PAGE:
Rebuilding a Face and a Life

Dental professors lead reconstructive surgery on Taliban gunfire victim

Image of Talha Ali after his first surgery, lying down on a bed. PHOTO: Courtesy of Talha Ali

Talha Ali recovering after an initial surgery at a hospital in Peshawar, Pakistan

Talha Ali was laughing with friends in his high school auditorium in Peshawar, Pakistan, when seven gunmen affiliated with the local Taliban stormed in and began firing.

One man shot Ali at pointblank range, crushing the lower half of his face and ripping away bone and teeth. Other bullets struck the 16-year-old twice in the chest and once in the back. "The pain was unimaginable," Ali said.

The attack six years ago left 150 people dead134 of them students. Ali's life changed forever. The promising student, consistently at the top of his class, spent years undergoing a series of surgeries in Peshawar, Dubai and New York City. He even wore a surgical mask in public to hide his face as he tried to put his bodyand his life back together.

That journey neared its culmination at the Case Western Reserve School of Dental Medicine Dental Clinic. Faculty members completed Ali's oral rehabilitation in two surgeries made more complicated because the gunfire had destroyed so much bone structure.

In January, dental faculty plan to meet with Ali again about a possible surgery to reduce facial scarring.

"What [Ali] went through was traumatic," said Faisal A. Quereshy, MD, DDS (MED '97), a professor and director of the school's residency program in the Department of Oral and Maxillofacial Surgery, who led the surgeries in Cleveland.

Headshot of Faisal A. Quereshy Faisal A. Quereshy, MD, DDS (MED '97), a professor in the School of Dental Medicine, led Talha Ali's surgeries in Cleveland.

"I feel fortunate to be part of this process of giving this young man his smile and his confidence back."

Fady Faddoul, DDS (DEN '88, '93), a professor and chair of the school's Department of Comprehensive Care, also was part of the team.

During the first procedure, conducted at the dental school's clinic, Quereshy and his colleagues removed unsalvageable broken teeth and used bone grafts to rebuild about 40% of Ali's upper jaw. Faddoul provided a dental prosthesis as a temporary replacement for the missing teeth. Ali mostly recovered in Chicago, where he has family.

Ten months later, he returned for a second surgery conducted at University Hospitals Suburban Health Center outside Cleveland. There, the team attached eight new teeth, half the number contained in the upper jaw, using specialized implants anchored elsewhere in his mouth, including in a cheekbone.

It's work Quereshy knows well. He's long been drawn to rebuilding the mouth and jaws for form and function, and estimates he's completed 10,000 surgeries during the last 20 years, including facial reconstructions.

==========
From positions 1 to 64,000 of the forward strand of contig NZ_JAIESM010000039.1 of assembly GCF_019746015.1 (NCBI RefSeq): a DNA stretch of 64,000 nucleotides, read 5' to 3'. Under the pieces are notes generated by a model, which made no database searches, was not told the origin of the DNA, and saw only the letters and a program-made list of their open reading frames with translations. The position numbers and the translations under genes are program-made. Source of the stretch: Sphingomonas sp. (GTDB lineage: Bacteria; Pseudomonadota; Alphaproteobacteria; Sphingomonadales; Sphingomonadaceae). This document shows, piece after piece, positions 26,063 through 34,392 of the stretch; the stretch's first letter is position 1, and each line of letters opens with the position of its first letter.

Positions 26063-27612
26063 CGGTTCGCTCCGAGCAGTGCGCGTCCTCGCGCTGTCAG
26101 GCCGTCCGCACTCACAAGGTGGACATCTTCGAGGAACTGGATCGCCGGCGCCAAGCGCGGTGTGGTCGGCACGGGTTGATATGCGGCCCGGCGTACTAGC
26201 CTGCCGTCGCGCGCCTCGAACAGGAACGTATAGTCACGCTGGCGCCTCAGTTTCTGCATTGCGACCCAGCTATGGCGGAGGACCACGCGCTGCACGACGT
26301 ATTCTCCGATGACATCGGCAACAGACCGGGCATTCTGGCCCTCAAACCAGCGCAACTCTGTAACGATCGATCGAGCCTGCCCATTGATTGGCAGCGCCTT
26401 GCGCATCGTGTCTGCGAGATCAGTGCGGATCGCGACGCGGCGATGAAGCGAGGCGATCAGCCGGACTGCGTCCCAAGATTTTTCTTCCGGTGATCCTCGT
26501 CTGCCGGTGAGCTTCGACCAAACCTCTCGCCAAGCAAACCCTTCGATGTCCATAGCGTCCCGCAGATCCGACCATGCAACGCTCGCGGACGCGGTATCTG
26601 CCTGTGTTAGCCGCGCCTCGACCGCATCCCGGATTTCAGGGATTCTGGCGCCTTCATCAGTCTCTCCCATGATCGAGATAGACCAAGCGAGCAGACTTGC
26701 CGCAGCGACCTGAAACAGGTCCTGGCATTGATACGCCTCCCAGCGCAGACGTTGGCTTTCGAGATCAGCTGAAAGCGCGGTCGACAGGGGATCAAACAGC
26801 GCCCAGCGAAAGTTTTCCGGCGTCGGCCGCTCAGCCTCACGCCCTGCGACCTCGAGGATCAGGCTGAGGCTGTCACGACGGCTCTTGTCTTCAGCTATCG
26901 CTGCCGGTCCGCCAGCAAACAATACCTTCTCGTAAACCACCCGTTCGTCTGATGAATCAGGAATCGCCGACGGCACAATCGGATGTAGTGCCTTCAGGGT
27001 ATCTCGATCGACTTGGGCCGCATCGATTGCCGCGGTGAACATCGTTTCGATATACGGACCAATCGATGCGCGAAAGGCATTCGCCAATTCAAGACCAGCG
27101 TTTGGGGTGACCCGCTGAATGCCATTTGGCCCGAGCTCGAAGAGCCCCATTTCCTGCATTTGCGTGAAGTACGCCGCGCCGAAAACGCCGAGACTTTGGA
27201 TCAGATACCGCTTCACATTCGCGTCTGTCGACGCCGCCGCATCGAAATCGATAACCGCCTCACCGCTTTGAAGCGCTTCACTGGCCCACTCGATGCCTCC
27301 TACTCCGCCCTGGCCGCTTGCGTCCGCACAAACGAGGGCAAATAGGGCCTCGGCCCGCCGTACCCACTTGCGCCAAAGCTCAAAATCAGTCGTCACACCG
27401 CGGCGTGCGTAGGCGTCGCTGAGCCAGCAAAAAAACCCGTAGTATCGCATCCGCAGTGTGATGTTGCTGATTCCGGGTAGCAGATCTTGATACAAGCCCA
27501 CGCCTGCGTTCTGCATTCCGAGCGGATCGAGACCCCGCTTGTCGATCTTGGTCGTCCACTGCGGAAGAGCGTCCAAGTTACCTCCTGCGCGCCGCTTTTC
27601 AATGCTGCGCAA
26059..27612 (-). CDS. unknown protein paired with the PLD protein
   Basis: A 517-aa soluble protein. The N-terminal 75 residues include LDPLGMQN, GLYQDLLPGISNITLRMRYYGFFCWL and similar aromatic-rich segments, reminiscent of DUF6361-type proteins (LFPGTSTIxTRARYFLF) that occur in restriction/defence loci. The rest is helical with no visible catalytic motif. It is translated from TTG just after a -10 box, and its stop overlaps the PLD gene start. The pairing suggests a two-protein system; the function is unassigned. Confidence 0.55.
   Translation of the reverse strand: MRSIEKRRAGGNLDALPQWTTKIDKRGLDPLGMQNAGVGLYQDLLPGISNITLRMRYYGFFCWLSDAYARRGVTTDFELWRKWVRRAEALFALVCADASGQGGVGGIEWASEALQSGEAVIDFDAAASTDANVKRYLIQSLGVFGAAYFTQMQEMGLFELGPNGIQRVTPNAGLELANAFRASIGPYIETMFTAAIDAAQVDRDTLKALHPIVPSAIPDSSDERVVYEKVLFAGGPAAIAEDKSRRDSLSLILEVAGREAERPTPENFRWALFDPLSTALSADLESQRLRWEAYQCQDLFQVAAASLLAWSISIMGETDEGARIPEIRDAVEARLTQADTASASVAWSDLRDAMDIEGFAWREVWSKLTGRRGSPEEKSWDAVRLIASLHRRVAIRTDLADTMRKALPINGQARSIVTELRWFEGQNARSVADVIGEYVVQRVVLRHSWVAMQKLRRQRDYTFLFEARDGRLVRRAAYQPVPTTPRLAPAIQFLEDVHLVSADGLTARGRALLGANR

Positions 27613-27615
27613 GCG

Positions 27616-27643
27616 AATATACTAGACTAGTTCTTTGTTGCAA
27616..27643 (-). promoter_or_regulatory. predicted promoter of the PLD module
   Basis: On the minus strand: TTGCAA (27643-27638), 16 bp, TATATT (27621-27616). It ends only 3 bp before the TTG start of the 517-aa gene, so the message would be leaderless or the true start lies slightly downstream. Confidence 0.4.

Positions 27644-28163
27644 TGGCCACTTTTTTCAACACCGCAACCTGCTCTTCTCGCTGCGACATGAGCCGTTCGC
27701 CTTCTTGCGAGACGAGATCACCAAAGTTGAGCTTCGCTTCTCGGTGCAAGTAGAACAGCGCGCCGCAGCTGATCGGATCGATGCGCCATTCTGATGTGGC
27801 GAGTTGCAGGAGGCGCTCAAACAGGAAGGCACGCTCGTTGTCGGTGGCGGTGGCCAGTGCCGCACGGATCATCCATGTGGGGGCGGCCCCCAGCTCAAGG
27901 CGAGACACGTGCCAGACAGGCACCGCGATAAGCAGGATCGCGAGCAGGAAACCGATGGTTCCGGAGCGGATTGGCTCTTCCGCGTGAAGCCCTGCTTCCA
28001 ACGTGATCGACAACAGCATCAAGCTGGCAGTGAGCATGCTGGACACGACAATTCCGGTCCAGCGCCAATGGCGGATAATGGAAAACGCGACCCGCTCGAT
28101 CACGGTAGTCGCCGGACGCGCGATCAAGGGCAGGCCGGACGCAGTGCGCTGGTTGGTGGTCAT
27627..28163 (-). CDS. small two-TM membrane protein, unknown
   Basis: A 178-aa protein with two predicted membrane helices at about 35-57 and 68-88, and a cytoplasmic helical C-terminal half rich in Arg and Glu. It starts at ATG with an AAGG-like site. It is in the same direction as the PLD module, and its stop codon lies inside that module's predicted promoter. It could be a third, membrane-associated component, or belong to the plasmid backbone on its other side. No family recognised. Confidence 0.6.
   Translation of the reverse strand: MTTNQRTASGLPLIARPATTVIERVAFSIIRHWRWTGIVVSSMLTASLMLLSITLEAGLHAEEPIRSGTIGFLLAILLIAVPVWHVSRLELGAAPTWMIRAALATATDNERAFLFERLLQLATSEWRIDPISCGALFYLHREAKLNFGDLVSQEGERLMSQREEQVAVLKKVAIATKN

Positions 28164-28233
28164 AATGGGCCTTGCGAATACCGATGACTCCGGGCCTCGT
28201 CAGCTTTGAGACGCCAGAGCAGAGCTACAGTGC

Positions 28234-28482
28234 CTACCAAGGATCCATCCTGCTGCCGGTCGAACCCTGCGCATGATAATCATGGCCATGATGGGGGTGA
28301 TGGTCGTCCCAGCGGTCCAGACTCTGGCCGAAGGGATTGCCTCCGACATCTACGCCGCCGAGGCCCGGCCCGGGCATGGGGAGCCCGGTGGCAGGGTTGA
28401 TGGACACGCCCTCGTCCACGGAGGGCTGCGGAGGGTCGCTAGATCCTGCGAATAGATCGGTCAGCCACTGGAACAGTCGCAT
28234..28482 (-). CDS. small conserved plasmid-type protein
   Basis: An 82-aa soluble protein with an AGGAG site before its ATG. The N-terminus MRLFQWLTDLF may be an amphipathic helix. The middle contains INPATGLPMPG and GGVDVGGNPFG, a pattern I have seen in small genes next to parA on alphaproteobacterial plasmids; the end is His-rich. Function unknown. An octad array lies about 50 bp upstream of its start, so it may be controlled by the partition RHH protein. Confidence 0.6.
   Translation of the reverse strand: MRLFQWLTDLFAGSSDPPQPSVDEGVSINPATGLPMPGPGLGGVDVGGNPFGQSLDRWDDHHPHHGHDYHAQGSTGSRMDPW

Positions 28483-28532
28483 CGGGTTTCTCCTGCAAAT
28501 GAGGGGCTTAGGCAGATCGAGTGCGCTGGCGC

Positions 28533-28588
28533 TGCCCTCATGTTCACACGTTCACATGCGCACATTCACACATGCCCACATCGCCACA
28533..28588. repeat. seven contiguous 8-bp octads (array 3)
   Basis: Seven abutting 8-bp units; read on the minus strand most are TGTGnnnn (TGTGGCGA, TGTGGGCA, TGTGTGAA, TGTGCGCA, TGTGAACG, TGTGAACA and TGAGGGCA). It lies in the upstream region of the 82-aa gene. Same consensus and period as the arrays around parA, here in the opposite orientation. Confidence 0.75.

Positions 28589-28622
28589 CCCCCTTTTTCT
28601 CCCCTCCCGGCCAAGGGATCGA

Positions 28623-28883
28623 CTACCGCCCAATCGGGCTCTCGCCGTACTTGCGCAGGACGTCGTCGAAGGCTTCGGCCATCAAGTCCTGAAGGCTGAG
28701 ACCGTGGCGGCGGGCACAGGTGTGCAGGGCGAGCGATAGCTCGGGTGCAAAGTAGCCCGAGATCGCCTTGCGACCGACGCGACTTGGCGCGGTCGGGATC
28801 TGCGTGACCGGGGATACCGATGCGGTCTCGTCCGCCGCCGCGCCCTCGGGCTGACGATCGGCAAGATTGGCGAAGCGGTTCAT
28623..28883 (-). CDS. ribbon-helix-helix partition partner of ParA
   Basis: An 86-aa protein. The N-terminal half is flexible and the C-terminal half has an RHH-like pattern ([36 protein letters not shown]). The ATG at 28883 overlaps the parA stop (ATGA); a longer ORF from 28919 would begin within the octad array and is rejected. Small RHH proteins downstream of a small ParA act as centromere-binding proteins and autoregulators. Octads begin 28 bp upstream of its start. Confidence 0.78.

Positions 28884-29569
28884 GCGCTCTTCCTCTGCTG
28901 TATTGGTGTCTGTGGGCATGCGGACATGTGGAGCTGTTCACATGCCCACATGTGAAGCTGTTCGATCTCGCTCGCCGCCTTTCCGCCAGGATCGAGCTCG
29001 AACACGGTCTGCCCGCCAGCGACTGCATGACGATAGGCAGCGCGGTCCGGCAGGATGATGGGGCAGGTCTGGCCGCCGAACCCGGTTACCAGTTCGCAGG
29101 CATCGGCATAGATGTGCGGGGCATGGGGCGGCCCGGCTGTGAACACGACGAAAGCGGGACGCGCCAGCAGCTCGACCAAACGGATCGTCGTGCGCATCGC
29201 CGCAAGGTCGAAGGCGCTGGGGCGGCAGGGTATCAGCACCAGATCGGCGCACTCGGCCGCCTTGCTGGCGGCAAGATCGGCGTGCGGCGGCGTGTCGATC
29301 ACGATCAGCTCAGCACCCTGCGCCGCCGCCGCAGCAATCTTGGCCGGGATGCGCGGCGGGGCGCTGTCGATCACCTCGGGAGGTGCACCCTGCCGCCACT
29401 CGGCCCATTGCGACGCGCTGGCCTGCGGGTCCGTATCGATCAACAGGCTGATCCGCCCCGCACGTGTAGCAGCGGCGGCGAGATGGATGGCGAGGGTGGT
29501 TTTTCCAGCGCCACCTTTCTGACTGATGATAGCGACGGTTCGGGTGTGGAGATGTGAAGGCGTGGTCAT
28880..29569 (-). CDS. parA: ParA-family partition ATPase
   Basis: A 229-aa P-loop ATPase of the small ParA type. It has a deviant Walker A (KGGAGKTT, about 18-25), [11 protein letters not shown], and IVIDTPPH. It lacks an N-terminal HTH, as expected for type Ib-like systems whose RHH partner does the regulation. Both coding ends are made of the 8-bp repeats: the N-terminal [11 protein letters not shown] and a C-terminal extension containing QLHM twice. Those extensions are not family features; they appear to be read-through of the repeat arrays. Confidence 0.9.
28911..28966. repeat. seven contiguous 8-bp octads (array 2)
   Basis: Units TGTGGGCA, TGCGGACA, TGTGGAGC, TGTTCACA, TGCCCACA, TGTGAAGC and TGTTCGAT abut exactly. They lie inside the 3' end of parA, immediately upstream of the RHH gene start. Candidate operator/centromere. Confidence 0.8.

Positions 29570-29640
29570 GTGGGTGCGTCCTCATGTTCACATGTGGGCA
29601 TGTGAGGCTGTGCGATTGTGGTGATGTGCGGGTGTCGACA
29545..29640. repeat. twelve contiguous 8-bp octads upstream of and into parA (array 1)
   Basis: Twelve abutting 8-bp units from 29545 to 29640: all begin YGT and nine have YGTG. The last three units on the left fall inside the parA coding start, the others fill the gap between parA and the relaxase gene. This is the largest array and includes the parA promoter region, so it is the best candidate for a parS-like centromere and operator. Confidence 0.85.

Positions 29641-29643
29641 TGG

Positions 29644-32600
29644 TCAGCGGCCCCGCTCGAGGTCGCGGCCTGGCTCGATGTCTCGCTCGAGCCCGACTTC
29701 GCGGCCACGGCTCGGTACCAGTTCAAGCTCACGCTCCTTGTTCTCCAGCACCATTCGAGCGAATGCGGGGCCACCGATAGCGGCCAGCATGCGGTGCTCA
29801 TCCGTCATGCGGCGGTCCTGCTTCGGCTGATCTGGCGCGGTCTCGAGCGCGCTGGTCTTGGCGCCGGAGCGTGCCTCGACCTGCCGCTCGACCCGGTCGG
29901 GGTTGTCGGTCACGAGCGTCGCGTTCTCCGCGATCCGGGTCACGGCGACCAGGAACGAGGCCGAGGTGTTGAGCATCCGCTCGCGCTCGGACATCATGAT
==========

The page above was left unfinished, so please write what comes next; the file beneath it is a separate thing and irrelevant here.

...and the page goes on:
Quereshywhose mother is a physician from Pakistan learned about Ali's ordeal from members of Khyber Medical College Alumni Association of North America, which raised funds to help cover Ali's costs, including travel, lodging, daily living expenses while in the United States and hospital fees, Quereshy said. The medical college is in Peshawar.

"I have always been a courageous person. I have been through many challenges in life and all of them have made me stronger."
Talha Ali

Quereshy said he, Faddoul and the dental school didn't charge Ali. Others waived or reduced their fees, including the implant company and the lab that made the prosthetic teeth.

Ali didn't pay for the surgeries. "We all wanted to help and do the right thing," Quereshy said.

"Dr. Quereshy and Dr. Faddoul are the best of the best," said Ali from his home in Northwest Pakistan. "They showed me so much care."

Now 22, Ali said that while the hardships of his experience have been challenging, he kept fighting "through all odds" and believes he survived to "create a change and be a hope for the hopeless, and inspire and serve humanity…"

And he aims to be the productive person he once was. "I'd been a great student," he said. "It's this pause that my life has taken that has been the hardest. I'll get back to it."

Ali wants to attend college in the United States, possibly at the university's Weatherhead School of Management, and be educated in a safe environment without any fear. "I am mentally and emotionally strong," he said. "Under no circumstances will you find me giving upI just don't give up."

An x-ray showing a set of teeth after reconstructive surgery A post-operative x-ray of gunshot victim Talha Ali's mouth after reconstructive surgery at CWRU's School of Dental Medicine Dental Clinic.

Headshot of Ali before his surgery, with missing teeth.
Headshot of Ali after his surgery, with a full set of teeth.
Ali before and after a second surgery to attach prosthetic teeth.

— Colin McEwen